If 2009’s Slipping was playwright Daniel Talbott’s bid for Rebel Without a Cause angst, then his latest work, Yosemite, seems to be going for the chilly pallor of Winter’s Bone—that is, if said mountain terrain just happened to have a Mickey D’s in its foothills. A surly brother (Seth Numrich) and affectless sister (Libby Woodbridge), with their mousy, distracted younger brother (Noah Galvin), hike into the sinister woods to dig a hole deep enough to properly bury their baby brother, who has died of crib death—all while awaiting the arrival of their emotionally disturbed mom (Kathryn Erbe).
One wishes there were more to relay about this tale, but there really isn’t. Most of the play’s 75-minute running time is devoted to remembrances by the characters—nearly all of pulled from the same turgid dysfunctional-family vat—while Numrich’s character digs and digs and digs. Pedro Pascal’s direction offers no surprises, so the viewer’s attention wanes, noting such things as the outrageous use of expletives—the word “fuck” pops up no less than 148 times. And despite Erbe’s authentically haunted presence, the actors don’t mine much from the material other than a strained huffiness. When a gun appears in the proceedings midway, it represents less a symbol of impending tension and more a sigh of relief that something might actually happen. Wishful thinking.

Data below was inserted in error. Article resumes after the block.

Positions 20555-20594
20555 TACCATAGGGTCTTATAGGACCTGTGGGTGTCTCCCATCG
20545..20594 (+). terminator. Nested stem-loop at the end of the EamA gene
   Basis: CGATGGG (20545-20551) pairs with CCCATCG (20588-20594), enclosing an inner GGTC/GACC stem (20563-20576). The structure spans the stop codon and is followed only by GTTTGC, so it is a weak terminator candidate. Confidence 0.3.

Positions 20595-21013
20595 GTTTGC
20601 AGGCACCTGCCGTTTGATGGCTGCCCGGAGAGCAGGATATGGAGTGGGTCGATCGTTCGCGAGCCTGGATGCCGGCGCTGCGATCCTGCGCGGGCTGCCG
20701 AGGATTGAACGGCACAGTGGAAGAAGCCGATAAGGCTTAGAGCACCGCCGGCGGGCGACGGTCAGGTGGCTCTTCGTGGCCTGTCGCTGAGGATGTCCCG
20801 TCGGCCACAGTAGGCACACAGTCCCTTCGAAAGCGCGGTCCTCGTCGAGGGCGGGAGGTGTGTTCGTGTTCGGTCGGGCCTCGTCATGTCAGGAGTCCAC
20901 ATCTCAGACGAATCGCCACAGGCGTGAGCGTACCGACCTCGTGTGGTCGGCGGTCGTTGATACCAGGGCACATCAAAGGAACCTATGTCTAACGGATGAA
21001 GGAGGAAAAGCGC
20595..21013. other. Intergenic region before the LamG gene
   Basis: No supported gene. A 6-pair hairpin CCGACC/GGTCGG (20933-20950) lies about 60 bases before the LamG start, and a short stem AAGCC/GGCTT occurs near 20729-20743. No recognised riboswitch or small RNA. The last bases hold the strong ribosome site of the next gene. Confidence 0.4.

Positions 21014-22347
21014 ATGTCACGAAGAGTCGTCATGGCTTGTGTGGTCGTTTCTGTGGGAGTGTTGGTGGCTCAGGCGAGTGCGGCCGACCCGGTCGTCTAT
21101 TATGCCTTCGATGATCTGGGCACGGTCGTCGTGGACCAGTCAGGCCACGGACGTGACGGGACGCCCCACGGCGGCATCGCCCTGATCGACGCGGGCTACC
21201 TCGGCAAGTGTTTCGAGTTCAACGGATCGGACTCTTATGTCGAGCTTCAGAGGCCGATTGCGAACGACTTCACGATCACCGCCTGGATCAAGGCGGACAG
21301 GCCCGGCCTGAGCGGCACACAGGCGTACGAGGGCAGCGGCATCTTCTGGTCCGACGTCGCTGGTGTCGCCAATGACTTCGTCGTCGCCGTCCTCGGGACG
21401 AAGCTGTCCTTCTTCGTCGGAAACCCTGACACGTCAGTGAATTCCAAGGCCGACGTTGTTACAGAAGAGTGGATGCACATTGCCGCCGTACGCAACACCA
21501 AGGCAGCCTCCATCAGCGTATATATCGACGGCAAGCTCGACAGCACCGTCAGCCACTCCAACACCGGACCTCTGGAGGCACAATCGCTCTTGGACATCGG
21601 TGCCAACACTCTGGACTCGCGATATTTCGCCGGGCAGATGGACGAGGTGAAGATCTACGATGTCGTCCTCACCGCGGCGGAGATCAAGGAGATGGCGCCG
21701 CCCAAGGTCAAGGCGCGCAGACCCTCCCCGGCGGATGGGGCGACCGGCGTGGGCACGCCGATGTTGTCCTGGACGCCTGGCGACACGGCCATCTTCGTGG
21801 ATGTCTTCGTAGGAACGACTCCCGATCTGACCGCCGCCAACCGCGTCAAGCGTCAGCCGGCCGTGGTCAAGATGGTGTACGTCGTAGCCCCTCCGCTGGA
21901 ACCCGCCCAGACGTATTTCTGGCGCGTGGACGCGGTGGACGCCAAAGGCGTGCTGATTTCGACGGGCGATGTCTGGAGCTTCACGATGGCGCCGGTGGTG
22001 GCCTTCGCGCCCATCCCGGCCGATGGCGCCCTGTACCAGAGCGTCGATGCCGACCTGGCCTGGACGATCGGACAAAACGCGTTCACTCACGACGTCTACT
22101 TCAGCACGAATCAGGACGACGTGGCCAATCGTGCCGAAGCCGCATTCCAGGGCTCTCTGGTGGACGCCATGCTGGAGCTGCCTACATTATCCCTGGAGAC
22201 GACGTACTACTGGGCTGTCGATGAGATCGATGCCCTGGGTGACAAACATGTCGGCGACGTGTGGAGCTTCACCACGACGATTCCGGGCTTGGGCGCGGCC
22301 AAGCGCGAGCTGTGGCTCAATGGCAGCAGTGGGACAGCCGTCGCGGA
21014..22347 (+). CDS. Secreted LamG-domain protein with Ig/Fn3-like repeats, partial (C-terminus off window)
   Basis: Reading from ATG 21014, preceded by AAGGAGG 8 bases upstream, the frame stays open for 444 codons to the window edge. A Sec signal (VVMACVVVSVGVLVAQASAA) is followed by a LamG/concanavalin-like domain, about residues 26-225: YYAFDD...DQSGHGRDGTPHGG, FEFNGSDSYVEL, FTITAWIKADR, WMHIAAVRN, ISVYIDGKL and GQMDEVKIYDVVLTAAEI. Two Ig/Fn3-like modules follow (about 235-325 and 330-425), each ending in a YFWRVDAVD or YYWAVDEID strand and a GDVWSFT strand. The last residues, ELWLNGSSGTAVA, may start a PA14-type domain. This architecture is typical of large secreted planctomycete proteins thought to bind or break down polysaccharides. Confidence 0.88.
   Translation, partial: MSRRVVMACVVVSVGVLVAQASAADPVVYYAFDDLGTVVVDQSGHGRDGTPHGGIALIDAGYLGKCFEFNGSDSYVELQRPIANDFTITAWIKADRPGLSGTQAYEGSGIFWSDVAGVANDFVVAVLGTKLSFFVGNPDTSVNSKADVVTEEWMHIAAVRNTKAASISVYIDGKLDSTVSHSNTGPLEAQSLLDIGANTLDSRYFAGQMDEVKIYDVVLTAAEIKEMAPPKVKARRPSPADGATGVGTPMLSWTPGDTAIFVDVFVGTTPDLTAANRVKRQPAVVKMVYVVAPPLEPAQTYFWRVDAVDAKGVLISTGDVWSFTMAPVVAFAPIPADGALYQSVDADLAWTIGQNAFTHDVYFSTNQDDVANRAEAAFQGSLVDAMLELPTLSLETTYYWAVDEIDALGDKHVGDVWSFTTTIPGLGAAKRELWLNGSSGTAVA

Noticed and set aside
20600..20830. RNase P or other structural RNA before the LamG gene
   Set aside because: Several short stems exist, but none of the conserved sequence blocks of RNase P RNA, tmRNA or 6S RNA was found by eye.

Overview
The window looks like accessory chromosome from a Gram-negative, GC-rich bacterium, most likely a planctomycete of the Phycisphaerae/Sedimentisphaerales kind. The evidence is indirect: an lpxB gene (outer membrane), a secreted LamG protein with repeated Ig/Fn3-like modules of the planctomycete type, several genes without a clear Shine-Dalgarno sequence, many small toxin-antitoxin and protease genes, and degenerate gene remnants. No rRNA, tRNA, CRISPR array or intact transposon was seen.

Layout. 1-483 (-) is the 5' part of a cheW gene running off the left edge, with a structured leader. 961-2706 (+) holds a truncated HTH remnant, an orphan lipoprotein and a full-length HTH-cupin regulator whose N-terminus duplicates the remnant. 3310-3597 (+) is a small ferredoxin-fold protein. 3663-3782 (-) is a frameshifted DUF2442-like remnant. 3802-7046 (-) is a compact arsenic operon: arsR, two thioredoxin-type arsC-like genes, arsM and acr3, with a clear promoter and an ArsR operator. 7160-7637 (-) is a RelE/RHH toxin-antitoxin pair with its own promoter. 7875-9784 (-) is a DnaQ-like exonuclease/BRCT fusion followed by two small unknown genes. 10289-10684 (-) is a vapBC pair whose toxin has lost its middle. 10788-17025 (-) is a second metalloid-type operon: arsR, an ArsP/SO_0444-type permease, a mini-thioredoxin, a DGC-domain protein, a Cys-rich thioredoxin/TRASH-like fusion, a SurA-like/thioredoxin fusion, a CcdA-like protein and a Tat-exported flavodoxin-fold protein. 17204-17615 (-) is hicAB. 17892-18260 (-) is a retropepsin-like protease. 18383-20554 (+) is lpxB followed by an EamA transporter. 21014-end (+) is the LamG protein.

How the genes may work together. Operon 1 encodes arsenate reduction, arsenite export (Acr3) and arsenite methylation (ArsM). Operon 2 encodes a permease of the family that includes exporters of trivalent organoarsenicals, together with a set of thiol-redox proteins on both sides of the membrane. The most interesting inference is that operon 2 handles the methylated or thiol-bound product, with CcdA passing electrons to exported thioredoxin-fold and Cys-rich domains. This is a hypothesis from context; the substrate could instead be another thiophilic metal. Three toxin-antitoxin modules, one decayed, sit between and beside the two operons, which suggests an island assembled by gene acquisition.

This article from the Village Voice Archive was posted on January 25, 2012